The Internal Revenue Service has added more information on Opportunity Zones on its Opportunity Zones Frequently Asked Questions page. The new information provides guidance on the eligibility of capital gains in 2017, indicating they are eligible if invested in a Qualified Opportunity Fund within a 180-day period (at this point, only gains in late December would be eligible). Interested individuals and entities who have recognized capital gains in the last six months from the sale of stock, art, real estate or other investments should consult a tax adviser about establishing a Qualified Opportunity Fund, which is defined in Internal Revenue Code § 1400Z-2:
(d) Qualified opportunity fund
For purposes of this section-
(1) In general
The term “qualified opportunity fund” means any investment vehicle which is organized as a corporation or a partnership for the purpose of investing in qualified opportunity zone property (other than another qualified opportunity fund) that holds at least 90 percent of its assets in qualified opportunity zone property, determined by the average of the percentage of qualified opportunity zone property held in the fund as measured-
(A) on the last day of the first 6-month period of the taxable year of the fund, and
(B) on the last day of the taxable year of the fund.
In addition, the FAQs page indicates that funds are self-certified and that the form should be released this summer:
Q. How does a taxpayer become certified as a Qualified Opportunity Fund?
A. To become a Qualified Opportunity Fund, an eligible taxpayer self certifies. (Thus, no approval or action by the IRS is required.) To self-certify, a taxpayer merely completes a form (which will be released in the summer of 2018) and attaches that form to the taxpayer’s federal income tax return for the taxable year. (The return must be filed timely, taking extensions into account.)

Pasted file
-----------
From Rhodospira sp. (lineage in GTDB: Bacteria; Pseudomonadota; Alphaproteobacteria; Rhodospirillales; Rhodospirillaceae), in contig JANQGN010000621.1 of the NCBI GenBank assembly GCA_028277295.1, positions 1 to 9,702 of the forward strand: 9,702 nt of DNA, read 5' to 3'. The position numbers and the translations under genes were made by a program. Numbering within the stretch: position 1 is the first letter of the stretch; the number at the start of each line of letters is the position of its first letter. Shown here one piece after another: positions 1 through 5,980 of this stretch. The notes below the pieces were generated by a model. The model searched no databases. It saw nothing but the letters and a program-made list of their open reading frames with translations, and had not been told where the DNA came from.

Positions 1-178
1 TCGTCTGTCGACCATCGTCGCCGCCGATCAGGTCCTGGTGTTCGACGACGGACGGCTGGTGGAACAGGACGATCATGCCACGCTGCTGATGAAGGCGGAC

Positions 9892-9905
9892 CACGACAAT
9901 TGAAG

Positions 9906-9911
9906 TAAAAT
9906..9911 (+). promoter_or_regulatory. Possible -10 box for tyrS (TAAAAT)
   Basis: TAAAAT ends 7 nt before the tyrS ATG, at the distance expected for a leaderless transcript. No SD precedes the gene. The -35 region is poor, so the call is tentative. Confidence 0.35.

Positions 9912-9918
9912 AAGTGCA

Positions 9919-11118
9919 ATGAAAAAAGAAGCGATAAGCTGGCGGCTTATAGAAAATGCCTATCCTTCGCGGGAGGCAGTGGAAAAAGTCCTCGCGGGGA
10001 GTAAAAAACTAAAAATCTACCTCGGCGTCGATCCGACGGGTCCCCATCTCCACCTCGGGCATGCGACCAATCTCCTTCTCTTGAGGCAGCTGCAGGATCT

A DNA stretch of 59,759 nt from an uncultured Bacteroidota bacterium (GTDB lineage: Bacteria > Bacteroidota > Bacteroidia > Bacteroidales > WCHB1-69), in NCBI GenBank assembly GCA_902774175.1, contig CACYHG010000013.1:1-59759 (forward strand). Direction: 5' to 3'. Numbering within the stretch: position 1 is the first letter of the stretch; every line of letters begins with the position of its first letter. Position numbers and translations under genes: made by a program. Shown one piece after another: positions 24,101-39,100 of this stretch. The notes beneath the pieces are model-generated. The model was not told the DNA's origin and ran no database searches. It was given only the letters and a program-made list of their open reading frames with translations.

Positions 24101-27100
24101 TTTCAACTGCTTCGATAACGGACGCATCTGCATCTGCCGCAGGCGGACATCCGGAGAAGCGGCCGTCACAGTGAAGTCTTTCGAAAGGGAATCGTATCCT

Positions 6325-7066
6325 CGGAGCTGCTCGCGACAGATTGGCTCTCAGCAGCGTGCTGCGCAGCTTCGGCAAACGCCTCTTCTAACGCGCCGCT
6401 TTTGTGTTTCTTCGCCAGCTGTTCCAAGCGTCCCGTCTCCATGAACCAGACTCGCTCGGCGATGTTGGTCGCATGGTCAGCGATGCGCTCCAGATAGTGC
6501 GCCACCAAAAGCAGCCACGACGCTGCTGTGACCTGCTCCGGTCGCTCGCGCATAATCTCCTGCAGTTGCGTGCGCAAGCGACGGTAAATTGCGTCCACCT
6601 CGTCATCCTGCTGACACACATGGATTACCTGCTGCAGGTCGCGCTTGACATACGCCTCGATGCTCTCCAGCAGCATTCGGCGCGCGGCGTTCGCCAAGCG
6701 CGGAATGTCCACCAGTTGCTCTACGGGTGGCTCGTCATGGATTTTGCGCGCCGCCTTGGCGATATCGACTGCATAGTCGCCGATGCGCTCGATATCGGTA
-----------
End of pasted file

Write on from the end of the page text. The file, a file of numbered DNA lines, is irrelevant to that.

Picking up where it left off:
IRC § 1400Z-2 also defines “substantial improvement”:
(D) Qualified opportunity zone business property
(i) In general
The term “qualified opportunity zone business property” means tangible property used in a trade or business of the qualified opportunity fund if-
(I) such property was acquired by the qualified opportunity fund by purchase (as defined in section 179(d)(2)) after December 31, 2017,
(II) the original use of such property in the qualified opportunity zone commences with the qualified opportunity fund or the qualified opportunity fund substantially improves the property, and
(III) during substantially all of the qualified opportunity fund’s holding period for such property, substantially all of the use of such property was in a qualified opportunity zone.
(ii) Substantial improvement
For purposes of subparagraph (A)(ii), property shall be treated as substantially improved by the qualified opportunity fund only if, during any 30-month period beginning after the date of acquisition of such property, additions to basis with respect to such property in the hands of the qualified opportunity fund exceed an amount equal to the adjusted basis of such property at the beginning of such 30-month period in the hands of the qualified opportunity fund.
(iii) Related party
For purposes of subparagraph (A)(i), the related person rule of section 179(d)(2) shall be applied pursuant to paragraph (8) of this subsection in lieu of the application of such rule in section 179(d)(2)(A).
In addition, § 1400Z-2 provides information about other types of Qualified Opportunity Zone investments.
Qualified Opportunity Zones were created by the Tax Cuts and Jobs Act to stimulate economic development by spurring investment in distressed communities and providing tax benefits to investors. In April, the U.S. Department of the Treasury and the IRS designated Opportunity Zones in 18 states, including several in Ohio. For more information, please see our previous alert.